The rendering process

udoprog edited this page Sep 23, 2010 · 6 revisions

Each Level Chunk is rendered individually, and their absolute position in the world is determined by reading the level file, this is then transformed to meet the requirements of flip and invert (90 resp. 180 degrees rotation).

A primitive shading is applied to all the results, which determines color based on blocklight, skylight and base color.

Normal (top-down) Projection

Iterate the entire map 0 to x and 0 to y. Project from z to 0 to figure out when a solid block is met (when the color is opaque), this is similar to applying layers in your favourite image manipulator. This process is called Alpha Compositioning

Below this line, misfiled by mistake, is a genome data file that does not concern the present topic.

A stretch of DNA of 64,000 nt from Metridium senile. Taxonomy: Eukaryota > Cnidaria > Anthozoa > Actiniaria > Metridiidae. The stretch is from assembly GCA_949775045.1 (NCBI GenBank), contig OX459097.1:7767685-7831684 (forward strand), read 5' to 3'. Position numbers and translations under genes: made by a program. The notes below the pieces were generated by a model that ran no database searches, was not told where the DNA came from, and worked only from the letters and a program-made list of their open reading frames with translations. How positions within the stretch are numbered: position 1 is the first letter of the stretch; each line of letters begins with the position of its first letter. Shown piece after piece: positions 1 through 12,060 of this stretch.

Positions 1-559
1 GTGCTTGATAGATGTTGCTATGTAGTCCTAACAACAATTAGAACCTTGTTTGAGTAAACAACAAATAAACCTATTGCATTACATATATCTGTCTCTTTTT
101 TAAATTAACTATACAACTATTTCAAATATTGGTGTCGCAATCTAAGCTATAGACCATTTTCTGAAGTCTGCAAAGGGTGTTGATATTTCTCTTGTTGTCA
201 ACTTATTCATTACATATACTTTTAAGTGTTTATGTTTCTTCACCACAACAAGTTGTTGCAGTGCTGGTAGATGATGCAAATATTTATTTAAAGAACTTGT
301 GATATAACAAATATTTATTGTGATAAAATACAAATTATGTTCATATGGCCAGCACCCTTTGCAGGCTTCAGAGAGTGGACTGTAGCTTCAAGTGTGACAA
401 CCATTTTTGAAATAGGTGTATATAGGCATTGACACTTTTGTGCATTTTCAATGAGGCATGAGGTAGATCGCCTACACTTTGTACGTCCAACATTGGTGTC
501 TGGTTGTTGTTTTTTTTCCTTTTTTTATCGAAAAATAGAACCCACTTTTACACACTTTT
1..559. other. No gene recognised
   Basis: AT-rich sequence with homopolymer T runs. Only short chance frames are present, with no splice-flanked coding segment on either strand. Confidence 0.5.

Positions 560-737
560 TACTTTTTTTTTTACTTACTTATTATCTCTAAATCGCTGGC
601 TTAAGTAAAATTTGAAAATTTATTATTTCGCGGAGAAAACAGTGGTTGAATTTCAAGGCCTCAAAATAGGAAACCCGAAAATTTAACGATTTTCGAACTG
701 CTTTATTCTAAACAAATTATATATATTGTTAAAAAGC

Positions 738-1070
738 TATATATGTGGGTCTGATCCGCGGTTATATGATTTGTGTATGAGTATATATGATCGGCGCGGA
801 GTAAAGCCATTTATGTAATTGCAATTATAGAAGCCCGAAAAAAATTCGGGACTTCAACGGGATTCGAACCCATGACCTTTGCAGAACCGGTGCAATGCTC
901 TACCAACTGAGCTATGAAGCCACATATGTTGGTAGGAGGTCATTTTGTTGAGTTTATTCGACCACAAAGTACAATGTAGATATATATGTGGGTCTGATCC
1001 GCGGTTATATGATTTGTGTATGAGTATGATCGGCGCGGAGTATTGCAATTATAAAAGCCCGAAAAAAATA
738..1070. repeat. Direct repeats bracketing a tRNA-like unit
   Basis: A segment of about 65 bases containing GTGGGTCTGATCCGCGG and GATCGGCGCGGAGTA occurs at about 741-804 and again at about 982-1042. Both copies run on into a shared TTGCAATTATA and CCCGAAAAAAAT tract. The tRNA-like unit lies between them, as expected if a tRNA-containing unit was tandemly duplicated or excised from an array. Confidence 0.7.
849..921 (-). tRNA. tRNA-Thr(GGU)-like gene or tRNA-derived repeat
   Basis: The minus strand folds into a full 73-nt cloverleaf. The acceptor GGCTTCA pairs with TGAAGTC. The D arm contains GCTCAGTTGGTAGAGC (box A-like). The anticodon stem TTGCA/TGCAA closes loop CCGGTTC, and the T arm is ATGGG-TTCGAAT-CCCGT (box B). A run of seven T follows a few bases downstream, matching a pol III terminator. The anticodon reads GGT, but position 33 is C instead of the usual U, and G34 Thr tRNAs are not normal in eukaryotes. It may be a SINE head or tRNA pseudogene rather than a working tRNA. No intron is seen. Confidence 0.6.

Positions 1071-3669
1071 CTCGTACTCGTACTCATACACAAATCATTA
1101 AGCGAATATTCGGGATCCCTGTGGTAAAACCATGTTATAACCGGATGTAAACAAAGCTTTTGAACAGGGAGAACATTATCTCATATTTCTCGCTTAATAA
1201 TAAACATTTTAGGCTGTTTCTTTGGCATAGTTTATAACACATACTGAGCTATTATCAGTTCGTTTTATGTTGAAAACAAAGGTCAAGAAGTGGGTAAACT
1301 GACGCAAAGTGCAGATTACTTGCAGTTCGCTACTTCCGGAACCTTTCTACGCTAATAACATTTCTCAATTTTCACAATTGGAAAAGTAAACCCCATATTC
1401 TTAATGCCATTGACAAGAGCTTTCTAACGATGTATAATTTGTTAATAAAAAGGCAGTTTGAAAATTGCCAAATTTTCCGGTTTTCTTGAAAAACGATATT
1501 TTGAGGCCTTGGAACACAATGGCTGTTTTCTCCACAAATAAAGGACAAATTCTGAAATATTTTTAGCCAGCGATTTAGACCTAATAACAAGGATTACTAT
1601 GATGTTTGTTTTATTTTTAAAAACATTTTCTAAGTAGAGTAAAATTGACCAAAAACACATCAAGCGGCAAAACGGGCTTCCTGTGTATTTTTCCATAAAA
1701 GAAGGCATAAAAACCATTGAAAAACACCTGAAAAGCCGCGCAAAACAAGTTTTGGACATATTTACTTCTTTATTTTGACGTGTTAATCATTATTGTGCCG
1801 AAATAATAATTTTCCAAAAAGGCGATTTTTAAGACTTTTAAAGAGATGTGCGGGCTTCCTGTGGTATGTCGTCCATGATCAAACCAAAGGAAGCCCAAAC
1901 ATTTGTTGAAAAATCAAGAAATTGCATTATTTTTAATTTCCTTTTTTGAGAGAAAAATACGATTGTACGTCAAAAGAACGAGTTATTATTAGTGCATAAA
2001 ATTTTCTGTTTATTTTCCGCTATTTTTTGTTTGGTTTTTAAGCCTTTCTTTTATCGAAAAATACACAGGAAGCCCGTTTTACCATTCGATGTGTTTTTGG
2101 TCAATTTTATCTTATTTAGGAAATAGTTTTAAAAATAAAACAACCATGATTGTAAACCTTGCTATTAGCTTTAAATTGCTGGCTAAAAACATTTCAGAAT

Oblique Projection

Oblique rendering is similar to Normal, but instead draws the image 0 to y, 0 to x and 0 to z.

This process is a variant of the Painters Algorithm where each block is represented by a two pixel pencil.

The black is the base color of the block, the grey is the side color.

The position of the pencil is determined by 0-y depending on block z-value (height) and y-value (depth). And 0-x mapping directly to the block x-position.

This will give the illusion of depth but be completely devoid of visual angles, a.k.a. oblique.

Oblique Angle Projection

The same as Oblique Projection, but uses a four pixel pencil instead.

The black is the base color of the block, the grey is the side color, while red is the actual block center.

The position of the pencil is however, a bit more difficult to determine.

This is what a straight line of blocks (y axis) would look like in an oblique angle render:

The reason for using a 4 pixel pencil is because the side of another block would bleed through in an otherwise solid area, as show here: